It is not uncommon for a Bawa Groom to commonly ask his wife ‘Ne Kathor Ma Su Che?’.
What he means by this question is whether there is any lentil dish on the menu. Parsis love their lentils and can’t go more than a day without them. Ofcourse, we also love our meat as this site has repeatedly established and so we often have dishes like ‘Masoor ma Gosht’ or ‘Chana Dar ma Chicken’.
However, for me Masoor is best had without any meat and has the potential of being the Parsi equivalent of the Punjabi ‘Maa Ki Dal’. In fact, if I were honest I’d go as far to say that I like our version better as it often comes sans the dollops of ghee and hence makes for quite the healthy mid-week meal. Ofcourse, since Parsis can’t have any meal without some ‘ramakras’ on the side, I’d recommend a serving of Tareli Machchi with the Masoor. If this suggestion means your weight loss dreams are once again down the gutter then you could also pair it with the humble Kachubar which also gives it a great flavour kick.
This is probably the right time to mention that Masoor is actually not made with the orange Masoor dal. It is in fact made with black dal which are commonly used for lentil soups overseas so be sure you’re using the right lentil when cooking this Parsi staple.
And finally, while the occasional rice addict is known to have Masoor with rice, please try to steer away from this weird combination and have rotli with it instead. Trust me, on a cold wintry day a bowl of Masoor can be your humblest companion. Ingredients at the bottom of the post as usual.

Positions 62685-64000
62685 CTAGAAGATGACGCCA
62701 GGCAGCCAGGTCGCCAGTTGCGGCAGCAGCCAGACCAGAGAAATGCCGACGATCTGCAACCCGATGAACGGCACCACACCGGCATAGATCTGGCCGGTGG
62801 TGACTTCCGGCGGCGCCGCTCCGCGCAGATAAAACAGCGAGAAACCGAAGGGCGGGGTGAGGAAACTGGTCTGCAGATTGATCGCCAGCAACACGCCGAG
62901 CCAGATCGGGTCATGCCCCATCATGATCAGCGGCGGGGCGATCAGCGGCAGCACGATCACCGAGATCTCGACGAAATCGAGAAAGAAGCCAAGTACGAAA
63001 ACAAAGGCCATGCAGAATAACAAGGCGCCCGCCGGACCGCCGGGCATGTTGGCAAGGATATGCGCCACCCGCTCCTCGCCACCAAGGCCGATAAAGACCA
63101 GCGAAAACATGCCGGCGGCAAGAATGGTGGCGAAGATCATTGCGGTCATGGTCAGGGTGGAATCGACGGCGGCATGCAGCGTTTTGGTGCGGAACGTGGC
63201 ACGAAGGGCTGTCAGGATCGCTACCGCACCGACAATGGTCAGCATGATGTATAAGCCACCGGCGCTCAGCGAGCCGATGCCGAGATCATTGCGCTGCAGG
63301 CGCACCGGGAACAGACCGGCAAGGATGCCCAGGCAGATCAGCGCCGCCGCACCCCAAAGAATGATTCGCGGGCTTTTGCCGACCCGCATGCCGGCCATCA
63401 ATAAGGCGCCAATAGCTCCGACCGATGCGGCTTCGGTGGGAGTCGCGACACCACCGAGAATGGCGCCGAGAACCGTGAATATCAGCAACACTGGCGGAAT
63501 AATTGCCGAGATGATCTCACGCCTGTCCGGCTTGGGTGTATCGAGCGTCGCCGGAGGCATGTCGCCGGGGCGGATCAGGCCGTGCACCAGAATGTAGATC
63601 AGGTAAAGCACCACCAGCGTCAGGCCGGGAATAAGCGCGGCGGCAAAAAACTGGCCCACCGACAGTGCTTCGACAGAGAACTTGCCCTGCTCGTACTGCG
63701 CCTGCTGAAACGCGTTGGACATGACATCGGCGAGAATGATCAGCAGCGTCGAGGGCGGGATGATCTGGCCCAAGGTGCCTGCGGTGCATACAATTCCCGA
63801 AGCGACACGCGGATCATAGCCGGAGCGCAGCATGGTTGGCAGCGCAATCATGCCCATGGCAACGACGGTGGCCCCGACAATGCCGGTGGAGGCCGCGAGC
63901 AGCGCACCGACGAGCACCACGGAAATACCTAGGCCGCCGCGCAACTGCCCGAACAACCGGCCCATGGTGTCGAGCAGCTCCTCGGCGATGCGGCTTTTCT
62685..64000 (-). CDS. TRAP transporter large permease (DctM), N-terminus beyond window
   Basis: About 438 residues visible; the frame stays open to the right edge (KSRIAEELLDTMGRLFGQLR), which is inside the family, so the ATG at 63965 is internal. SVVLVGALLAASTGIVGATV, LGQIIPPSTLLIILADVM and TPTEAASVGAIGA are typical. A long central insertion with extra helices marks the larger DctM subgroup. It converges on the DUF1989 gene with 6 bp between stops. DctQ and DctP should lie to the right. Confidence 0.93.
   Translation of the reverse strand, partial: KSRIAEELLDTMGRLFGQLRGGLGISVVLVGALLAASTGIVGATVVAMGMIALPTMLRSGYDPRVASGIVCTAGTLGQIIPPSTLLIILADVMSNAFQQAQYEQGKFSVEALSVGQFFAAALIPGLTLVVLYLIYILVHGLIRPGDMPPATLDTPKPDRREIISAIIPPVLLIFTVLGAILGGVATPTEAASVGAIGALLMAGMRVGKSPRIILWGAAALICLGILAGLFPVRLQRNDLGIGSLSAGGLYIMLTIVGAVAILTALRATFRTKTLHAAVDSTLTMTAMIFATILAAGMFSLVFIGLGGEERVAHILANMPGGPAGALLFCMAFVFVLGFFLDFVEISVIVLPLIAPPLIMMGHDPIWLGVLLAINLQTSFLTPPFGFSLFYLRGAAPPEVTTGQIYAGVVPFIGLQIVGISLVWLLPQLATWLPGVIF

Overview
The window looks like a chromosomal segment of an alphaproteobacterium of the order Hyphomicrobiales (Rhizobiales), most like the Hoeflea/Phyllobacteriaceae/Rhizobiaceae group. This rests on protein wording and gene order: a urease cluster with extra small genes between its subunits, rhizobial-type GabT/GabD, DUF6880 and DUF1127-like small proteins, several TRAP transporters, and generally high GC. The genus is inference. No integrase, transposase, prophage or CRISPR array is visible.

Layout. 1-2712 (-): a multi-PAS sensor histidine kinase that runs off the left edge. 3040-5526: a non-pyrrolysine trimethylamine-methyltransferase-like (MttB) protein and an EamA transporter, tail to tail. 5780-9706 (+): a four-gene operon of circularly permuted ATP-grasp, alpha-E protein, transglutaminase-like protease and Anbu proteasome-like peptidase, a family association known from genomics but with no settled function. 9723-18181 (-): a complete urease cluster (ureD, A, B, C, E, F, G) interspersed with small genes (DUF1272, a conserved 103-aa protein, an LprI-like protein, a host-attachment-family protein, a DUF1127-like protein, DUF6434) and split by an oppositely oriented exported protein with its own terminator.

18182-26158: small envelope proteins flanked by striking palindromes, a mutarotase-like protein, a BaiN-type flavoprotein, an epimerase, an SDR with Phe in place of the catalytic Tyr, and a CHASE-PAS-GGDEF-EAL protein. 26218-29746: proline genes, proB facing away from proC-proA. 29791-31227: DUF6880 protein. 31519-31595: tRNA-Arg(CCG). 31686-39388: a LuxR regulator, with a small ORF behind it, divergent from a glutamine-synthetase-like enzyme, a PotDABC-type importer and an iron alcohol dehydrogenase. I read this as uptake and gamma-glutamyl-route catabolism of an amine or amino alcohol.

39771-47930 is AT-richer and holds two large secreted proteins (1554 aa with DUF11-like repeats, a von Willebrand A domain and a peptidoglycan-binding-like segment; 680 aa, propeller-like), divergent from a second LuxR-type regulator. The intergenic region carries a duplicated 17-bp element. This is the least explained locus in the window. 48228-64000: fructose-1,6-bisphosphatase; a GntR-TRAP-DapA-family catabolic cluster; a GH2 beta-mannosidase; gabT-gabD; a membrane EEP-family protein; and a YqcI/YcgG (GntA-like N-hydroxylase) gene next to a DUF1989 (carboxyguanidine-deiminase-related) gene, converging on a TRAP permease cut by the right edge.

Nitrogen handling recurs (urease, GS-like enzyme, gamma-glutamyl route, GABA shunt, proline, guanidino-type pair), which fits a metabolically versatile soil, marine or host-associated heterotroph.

To begin, soak your dal for atleast two hours or preferably overnight – this helps reduce the cooking time. Once soaked, in a pressure cooker add some onion and saute until golden brown.
Now, add in all the spices and mix well until their aroma wafts into your kitchen taking care not to burn it. I slightly overdid the masala cooking in the picture below but you get the drift.
Once the masalas are cooked, add in the masoor and water ensuring that the water comes just over the masoor – you don’t want to make this too liquidy and since we’re not going to whisk the dal, this is a crucial step. Let this cook for two whistles and ten minutes on slow. Give it another 10 mins on slow if you didn’t soak your dal as some extra cooking will be needed.
Garnish with coriander and serve hot along with some Tareli Machchi or Kachubar making sure to squeeze in some lemon
To make enough for 4 you will need:
2 cups black masoor dal
1/2 cup orange masoor dal
1 onion finely chopped
2 tbsp oil
1.5 tsp turmeric powder
1.5 tsp garam masala powder
2 tsp red chilli powder
0.5 tsp Dhansak masala
Approximately 1.5 – 2 cups water
Salt to taste (about 2 tsp)
Lisa Rebello says
Tried this recipe when I was tired after a long day at work and needed something quick. It turned out awesome. Even my American roommate loved it so much that she has asked me to teach it. Thank you for sharing this awesome recipe. You are a life saver.
I guess one should make it to a semi liquid consistency. If it is made dry as shown in the picture, it may not go smoothly with pav and chapattis.
Perzen PATEL says
I prefer mine a bit dry but yes you can always add in more water (or even better mutton stock!) to make it liquidy.
This was so easily made and fantastic!!Your recipes never disappoint!!!